Tracy Lindner Gander in collaboration with Katherine Bull
    7 - 31 August 2020

    The images are the result of both the model and the photographer's response to a specific environment. The locations are significant in that they are largely uninhabited, or 'lost', public spaces, yet are known to us all - an oasis alongside the highway, a deserted city, a shadowy forest.

    What is most striking about these images is the use of a single model, resulting in a familiar and repetitive subject. This singular subject forces the viewer to question some of the foundations of portraiture, especially in relation to photography. Photography has the dual ability to:

      "trace something real- the event in front of the camera- but also to express the photographer's pre-conceived ideas and sensibility".1

    The intention is to foreground photography's ability to carry both real and fictional elements. Exploration of the slippage between the traditional genres of photography (reportage, portraiture, fashion) force one to engage with our collective fantasies and contemporary life.

    What is also apparent in this work is the almost surreal disjunction between the figure and the environment.

    The images demand questions as to the intent of the model within the environment, why she appears almost awkward, out-of-place. Why wouldn't it be normal for a woman in her nightie carrying her pink-panther toy to be walking down a deserted highway at 5.30am? Would we look twice if the model were a street-cleaner standing at the edge of the highway at dawn?

    Avedon describes portraiture as performance; as implying "some kind of artifice which conceals the truth behind the sitter". He continues:

      "But that's not it at all.
      The point is that you can't get at the thing itself, the real nature of the sitter, by stripping away the surface. The surface is all you've got. You can only get beyond the surface by working with the surface. All that you can do is to manipulate the surface - gesture, costume, expression...". 2

    Is our subject then projecting varying 'personas' of her personality, the 'personas' being aspects of her personality that are not necessarily revealed in her everyday existence, the unusual activity and setting acting as encouragement for self- expression? Does the personality captured by the camera fit in with others' expectations of the model? Are the collaborators 'manipulating the surface', in Avedon's sense, by employing over-the-top wardrobe, unfamiliar location, and gesture, to reach the 'real nature of the sitter'? Or is it all an act, is she merely performing for the camera, for no other reason than to create an arresting image?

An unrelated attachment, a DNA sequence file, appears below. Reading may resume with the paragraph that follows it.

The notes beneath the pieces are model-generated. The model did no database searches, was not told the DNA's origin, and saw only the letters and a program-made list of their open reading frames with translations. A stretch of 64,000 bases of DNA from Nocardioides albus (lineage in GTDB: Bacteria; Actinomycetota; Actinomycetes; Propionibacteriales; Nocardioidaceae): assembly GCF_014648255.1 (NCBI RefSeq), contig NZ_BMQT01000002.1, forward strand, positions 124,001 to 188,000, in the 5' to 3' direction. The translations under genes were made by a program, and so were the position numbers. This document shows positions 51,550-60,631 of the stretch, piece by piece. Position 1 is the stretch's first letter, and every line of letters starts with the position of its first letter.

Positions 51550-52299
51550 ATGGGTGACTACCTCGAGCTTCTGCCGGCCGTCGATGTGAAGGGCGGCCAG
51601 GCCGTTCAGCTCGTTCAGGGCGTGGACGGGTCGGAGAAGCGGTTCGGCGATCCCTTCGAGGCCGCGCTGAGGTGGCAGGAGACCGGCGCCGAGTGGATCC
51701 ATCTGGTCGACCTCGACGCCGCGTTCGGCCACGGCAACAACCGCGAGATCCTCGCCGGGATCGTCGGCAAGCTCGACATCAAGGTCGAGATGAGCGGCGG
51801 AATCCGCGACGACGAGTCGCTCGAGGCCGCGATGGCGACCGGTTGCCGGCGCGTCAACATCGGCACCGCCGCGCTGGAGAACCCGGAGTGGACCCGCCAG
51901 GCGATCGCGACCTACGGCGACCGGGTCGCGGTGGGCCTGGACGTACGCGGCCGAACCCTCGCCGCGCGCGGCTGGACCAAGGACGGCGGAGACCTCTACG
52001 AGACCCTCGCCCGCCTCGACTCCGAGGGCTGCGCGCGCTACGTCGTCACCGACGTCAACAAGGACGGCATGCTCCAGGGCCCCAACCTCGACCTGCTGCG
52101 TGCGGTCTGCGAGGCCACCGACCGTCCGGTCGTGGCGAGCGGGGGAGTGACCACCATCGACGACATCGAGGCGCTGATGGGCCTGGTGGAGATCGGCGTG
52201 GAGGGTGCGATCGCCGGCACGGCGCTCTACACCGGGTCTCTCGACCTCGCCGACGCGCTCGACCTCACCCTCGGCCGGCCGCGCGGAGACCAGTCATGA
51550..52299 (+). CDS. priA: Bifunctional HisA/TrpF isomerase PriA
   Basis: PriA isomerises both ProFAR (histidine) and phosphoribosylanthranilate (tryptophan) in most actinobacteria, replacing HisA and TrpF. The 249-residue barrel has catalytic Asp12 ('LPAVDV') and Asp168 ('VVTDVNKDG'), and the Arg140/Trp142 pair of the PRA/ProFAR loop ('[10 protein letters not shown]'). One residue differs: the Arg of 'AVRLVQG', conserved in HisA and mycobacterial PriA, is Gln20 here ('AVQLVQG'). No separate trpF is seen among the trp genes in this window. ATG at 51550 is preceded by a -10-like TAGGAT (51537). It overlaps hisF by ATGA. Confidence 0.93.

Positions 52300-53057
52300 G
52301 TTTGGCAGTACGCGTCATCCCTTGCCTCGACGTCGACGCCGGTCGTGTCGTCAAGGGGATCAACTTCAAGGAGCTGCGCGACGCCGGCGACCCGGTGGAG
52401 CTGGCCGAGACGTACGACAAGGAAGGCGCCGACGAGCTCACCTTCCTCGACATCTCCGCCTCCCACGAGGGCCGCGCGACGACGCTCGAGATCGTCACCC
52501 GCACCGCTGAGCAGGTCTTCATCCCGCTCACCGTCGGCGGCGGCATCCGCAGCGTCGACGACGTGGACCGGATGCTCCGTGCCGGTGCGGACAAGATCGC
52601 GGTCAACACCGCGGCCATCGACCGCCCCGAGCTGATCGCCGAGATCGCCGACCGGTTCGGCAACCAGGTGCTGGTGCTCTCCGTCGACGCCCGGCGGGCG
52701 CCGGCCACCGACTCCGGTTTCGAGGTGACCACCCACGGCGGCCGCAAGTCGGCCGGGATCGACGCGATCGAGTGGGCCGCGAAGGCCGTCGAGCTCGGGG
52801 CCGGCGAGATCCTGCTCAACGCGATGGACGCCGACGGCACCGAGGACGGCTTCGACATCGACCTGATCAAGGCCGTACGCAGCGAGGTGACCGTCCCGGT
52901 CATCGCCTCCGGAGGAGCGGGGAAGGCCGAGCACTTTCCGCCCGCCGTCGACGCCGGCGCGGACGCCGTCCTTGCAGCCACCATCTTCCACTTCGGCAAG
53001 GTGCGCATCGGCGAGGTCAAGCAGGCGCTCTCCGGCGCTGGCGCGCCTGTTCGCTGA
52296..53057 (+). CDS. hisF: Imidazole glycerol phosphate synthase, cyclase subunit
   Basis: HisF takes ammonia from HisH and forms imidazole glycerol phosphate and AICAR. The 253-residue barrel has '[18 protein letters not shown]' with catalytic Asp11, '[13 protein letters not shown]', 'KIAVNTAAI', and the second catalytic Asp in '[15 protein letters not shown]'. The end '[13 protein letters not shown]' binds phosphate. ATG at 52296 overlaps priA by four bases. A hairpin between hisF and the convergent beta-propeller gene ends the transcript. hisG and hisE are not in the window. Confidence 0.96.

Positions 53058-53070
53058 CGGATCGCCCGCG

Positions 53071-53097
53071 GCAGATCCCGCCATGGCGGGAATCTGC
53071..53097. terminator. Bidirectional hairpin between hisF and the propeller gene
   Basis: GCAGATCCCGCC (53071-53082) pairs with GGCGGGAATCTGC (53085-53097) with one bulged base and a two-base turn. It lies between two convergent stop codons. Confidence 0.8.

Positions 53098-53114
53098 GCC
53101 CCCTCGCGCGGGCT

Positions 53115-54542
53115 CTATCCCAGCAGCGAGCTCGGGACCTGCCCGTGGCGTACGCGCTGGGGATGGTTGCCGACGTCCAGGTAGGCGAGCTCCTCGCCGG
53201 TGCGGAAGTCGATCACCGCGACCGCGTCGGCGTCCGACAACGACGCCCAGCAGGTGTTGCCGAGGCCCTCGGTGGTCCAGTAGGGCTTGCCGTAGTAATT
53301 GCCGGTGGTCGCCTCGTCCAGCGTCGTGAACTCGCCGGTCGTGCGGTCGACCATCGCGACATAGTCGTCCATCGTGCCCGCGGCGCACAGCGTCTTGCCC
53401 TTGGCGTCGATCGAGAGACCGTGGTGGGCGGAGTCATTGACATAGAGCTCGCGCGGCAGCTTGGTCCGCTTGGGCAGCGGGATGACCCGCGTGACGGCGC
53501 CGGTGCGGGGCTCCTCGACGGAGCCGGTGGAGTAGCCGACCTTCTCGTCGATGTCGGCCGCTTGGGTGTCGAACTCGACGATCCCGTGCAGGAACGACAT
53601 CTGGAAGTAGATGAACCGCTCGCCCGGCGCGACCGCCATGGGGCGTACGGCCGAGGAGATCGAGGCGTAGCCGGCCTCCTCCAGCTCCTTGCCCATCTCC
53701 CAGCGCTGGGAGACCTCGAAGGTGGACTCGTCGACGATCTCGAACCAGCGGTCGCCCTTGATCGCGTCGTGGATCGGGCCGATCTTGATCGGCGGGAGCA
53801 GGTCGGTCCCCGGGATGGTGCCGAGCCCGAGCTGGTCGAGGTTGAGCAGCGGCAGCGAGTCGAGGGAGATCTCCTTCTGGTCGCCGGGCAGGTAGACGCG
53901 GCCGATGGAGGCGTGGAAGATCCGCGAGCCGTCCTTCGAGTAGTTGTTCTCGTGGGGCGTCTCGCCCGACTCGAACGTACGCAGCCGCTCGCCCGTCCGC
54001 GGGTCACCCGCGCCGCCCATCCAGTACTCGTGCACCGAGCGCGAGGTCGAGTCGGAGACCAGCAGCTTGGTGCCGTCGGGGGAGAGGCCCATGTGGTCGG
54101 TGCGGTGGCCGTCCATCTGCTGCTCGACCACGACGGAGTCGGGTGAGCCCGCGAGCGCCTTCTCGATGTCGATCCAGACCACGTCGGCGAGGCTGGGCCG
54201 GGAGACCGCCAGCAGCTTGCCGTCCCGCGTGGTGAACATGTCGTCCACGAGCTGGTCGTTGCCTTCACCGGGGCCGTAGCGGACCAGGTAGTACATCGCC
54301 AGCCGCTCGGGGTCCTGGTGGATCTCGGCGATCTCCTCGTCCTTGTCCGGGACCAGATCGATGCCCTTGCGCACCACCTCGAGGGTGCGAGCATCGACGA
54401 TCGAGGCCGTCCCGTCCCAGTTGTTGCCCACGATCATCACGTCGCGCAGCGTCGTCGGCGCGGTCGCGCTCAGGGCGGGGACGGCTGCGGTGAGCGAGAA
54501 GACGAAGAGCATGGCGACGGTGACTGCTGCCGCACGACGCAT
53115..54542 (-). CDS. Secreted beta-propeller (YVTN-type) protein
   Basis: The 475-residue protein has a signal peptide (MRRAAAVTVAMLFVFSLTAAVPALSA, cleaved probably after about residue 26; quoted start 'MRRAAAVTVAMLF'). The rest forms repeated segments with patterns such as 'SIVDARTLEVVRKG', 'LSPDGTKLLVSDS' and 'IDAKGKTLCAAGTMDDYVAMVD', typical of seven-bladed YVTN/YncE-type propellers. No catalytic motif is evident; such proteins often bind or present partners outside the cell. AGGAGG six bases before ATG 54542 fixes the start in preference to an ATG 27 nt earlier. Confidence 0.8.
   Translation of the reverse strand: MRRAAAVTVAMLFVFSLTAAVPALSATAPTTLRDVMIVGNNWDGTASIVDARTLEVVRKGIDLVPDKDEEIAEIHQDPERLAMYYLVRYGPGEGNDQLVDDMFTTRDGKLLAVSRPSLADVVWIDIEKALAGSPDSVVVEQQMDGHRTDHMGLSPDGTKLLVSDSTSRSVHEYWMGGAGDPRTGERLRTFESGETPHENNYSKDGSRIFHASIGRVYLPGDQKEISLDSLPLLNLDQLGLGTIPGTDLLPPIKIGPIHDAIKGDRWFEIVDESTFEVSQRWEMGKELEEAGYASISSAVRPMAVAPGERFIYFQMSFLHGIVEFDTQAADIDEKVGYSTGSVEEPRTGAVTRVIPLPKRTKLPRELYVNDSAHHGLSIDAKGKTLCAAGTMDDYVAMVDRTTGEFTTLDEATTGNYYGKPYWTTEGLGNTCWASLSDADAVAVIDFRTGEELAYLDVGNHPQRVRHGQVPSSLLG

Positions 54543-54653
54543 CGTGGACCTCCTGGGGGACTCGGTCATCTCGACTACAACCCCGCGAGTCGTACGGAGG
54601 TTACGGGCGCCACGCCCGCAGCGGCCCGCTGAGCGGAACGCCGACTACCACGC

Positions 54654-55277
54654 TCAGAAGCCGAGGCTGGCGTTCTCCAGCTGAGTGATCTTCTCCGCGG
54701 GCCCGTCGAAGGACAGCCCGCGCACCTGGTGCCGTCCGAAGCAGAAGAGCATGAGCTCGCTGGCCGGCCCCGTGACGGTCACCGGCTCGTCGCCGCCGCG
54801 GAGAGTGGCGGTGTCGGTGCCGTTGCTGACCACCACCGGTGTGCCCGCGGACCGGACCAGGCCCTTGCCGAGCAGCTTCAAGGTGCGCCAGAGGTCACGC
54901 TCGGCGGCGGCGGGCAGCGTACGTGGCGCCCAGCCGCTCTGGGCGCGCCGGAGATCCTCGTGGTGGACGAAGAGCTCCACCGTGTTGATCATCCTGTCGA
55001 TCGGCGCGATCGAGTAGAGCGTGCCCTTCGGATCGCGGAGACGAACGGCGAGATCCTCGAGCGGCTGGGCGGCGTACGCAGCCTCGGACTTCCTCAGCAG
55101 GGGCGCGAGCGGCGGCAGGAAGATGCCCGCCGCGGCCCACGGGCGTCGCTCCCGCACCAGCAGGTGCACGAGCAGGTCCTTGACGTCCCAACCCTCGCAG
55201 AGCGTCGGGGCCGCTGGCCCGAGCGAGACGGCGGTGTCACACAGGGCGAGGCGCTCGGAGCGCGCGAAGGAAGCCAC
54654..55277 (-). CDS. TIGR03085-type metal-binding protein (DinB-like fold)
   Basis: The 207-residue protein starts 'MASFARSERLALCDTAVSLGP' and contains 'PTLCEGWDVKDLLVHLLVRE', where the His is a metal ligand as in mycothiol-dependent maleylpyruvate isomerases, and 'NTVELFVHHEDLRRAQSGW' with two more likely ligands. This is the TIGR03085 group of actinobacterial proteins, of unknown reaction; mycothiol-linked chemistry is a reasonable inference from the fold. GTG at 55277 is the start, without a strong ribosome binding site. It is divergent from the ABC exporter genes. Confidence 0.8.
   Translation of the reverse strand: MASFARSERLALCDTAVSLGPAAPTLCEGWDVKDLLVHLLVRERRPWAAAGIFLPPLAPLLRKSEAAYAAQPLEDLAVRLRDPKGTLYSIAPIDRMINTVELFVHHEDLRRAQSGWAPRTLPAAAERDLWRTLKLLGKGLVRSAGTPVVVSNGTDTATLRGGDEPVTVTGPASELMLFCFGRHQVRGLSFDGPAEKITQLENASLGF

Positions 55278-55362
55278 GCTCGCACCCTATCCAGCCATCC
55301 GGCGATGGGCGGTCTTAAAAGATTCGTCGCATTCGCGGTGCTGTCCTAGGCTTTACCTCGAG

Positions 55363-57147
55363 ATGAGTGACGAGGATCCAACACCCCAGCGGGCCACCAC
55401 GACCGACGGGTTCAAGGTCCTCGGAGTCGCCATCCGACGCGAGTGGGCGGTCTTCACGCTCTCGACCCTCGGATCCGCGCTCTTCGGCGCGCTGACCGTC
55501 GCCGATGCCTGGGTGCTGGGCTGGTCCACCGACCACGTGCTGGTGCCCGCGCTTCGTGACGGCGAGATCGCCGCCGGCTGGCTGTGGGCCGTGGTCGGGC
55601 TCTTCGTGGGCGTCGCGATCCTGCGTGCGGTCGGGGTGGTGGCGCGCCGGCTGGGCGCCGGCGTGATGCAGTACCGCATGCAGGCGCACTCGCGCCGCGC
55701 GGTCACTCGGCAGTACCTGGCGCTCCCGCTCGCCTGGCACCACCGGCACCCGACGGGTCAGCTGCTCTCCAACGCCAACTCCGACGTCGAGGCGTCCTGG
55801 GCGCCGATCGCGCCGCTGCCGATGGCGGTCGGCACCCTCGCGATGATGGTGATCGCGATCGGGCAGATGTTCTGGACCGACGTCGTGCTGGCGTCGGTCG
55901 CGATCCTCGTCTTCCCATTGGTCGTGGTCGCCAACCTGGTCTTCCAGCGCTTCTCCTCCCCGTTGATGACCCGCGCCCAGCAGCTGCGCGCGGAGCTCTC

The awkward pose, moment & choice of model all heighten this sense of displacement, and cause one to pay attention to these details, heightening their sense of mystery.

    1. Juergen Teller in C. Cotton, Imperfect Beauty: The making of contemporary fashion photographs, V&A; Publications, 2000. p123
    2. Richard Avedon, Grand Street, 7:1 (Autumn, 1987), p55

    Tracy Lindner Gander in collaboration with Katherine Bull at João Ferreira, Paul Edmunds, ArtThrob Issue No. 60, August 2002

    Art South Africa
    Tracy Lindner Gander in collaboration with Katherine Bull, João Ferreira Gallery, Cape Town, Sean O'Toole, Art South Africa, Vol01 Issue01 Spring 2002, p55

    Flash Art
    Aperto South Africa, Thomas Boutoux, FlashArt, Issue 225 July - September 2002

    Die Beeld
    Gespartel sinvol: Tracy Lindner Gander's Flounce, Wilhelm van Rensburg, Die Beeld, 14 August 2020


    Kloof Neck, Camps Bay, 2002, Colour photographs mounted on wood, 140 X 49.5cm
    Hartleyvale (detail), 2001, Colour photographs mounted on wood, 140 X 49.5cm
    Observatory I: Wrench Rd Subway, 2002, Colour photographs mounted on wood, 140 X 49.5cm
    Liesbeek Parkway, 2001, Colour photographs mounted on wood, 140 X 49.5cm
    Pinelands (detail), 2002, Colour photographs mounted on wood, 140 X 49.5cm
    Installation views, João Ferreira Gallery, 2002